An extra tree is an algorithm used for classification and regression tasks. It works by randomly selecting a subset of features and then training a Decision Tree on them. The tree is then pruned only to contain the most important features for making predictions. The Extra tree algorithm is considered an efficient and accurate machine learning method. It has outperformed other popular methods such as support vector machines and random forests. This article will discuss how the Extra Tree algorithm works and how it differs from the Random forest algorithm. We will also implement it on regression and classification datasets using Python.
Table of contents
Before going into the Extra Trees algorithm, make sure you have a solid knowledge of the Decision Trees and Random Forest algorithm because the Extra Trees algorithm uses those algorithms with slight changes.
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What is the Extra Trees algorithm?
The extra tree, also known as the Extreme Randomized Tree, generates predictive models for classification and regression problems. It is similar to other methods such as decision trees and random forests, but it uses extra information about the data to improve predictive accuracy. Additionally, the extra tree algorithm is faster and easier to implement than other methods. As a result, it is a powerful tool for data mining and predictive modeling.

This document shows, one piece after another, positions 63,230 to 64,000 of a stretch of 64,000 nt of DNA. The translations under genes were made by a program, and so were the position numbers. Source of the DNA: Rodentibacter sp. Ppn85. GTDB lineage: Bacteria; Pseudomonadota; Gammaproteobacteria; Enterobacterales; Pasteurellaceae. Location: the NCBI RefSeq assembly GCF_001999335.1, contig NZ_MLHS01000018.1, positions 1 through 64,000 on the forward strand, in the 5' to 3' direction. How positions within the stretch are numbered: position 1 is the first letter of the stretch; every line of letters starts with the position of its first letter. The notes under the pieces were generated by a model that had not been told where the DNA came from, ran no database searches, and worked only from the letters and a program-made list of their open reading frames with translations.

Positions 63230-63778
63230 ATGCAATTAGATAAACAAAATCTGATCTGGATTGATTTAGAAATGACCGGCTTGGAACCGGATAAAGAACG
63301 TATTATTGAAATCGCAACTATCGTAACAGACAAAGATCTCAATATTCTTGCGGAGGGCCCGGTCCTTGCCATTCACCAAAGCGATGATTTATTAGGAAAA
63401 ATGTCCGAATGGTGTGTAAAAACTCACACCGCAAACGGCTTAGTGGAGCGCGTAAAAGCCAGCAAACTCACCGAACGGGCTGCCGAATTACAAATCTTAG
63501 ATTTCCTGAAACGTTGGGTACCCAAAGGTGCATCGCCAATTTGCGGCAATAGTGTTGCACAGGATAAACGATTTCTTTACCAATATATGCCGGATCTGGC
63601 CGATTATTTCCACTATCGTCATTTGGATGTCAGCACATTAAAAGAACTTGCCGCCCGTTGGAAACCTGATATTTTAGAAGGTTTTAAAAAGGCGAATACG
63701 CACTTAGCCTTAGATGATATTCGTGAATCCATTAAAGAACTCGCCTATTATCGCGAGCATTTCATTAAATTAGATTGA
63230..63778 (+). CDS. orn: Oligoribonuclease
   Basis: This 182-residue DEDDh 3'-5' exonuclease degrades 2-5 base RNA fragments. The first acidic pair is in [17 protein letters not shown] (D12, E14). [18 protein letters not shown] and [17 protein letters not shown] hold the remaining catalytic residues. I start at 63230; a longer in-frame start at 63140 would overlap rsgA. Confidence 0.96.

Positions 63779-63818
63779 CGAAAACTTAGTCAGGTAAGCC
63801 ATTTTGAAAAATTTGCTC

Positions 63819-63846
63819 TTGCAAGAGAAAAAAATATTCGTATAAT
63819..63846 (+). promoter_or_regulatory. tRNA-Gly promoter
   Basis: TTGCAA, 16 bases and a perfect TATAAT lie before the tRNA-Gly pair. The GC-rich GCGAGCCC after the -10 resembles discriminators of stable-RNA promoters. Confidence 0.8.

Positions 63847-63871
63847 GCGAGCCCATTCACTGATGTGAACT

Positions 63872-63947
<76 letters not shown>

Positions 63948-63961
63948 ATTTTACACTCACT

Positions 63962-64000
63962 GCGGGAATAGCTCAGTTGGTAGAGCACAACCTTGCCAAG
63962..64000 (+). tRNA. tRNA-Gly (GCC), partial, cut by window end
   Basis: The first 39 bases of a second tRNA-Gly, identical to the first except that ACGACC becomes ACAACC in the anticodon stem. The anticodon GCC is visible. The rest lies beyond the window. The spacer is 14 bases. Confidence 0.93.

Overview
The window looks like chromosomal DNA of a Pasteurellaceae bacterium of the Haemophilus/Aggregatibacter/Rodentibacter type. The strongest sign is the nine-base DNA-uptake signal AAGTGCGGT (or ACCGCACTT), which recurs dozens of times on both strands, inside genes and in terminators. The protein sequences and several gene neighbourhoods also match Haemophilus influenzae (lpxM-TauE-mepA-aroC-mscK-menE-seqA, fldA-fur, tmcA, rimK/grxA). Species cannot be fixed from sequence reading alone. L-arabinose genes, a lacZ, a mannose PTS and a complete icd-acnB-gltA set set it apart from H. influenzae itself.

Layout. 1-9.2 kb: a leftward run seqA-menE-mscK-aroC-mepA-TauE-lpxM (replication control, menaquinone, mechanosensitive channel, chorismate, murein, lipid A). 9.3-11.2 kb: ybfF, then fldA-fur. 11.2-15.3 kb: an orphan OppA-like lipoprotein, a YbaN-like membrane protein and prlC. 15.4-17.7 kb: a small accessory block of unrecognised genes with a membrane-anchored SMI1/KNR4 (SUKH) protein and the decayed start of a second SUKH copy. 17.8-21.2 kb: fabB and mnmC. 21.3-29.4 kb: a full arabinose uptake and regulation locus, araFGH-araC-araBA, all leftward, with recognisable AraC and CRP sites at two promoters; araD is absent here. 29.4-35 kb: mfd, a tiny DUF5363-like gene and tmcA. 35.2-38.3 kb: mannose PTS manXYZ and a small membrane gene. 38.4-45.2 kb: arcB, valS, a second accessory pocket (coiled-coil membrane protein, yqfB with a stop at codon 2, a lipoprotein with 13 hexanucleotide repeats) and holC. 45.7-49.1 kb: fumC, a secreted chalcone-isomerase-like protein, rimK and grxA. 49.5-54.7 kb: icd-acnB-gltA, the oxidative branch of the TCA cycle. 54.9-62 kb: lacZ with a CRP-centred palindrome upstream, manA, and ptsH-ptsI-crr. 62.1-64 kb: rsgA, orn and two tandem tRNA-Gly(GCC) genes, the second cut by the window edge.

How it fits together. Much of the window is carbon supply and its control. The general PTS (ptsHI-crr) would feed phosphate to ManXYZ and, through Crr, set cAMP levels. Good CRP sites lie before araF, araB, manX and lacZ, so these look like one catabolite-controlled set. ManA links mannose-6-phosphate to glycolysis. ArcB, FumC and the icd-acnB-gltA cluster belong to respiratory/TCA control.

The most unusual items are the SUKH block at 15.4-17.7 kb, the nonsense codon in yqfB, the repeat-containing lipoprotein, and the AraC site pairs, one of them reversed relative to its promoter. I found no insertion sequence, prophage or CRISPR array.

Difference between Extra tree and Random forest
Extremely Randomized Tree is an ensemble learning technique aggregating the results of multiple de-correlated decision trees collected in a forest to output. It is very similar to a Random Forest, and the only difference is in the construction of the decision trees.
The main difference between the Random Forest and Extra tree algorithm are as follows:
- Random Forest uses bootstrap replicas; it subsamples the input data with replacement, whereas Extra Trees uses the original dataset.
- Another difference is the selection of cut points to split nodes. Random Forest chooses the optimum split, while Extra Trees chooses it randomly. However, once the split points are selected, the two algorithms determine the best one between all the subsets of features. Therefore, Extra Trees adds randomization but still has optimization.
Advantages of Extra trees algorithm
The following are some of the advantages of the extra trees algorithm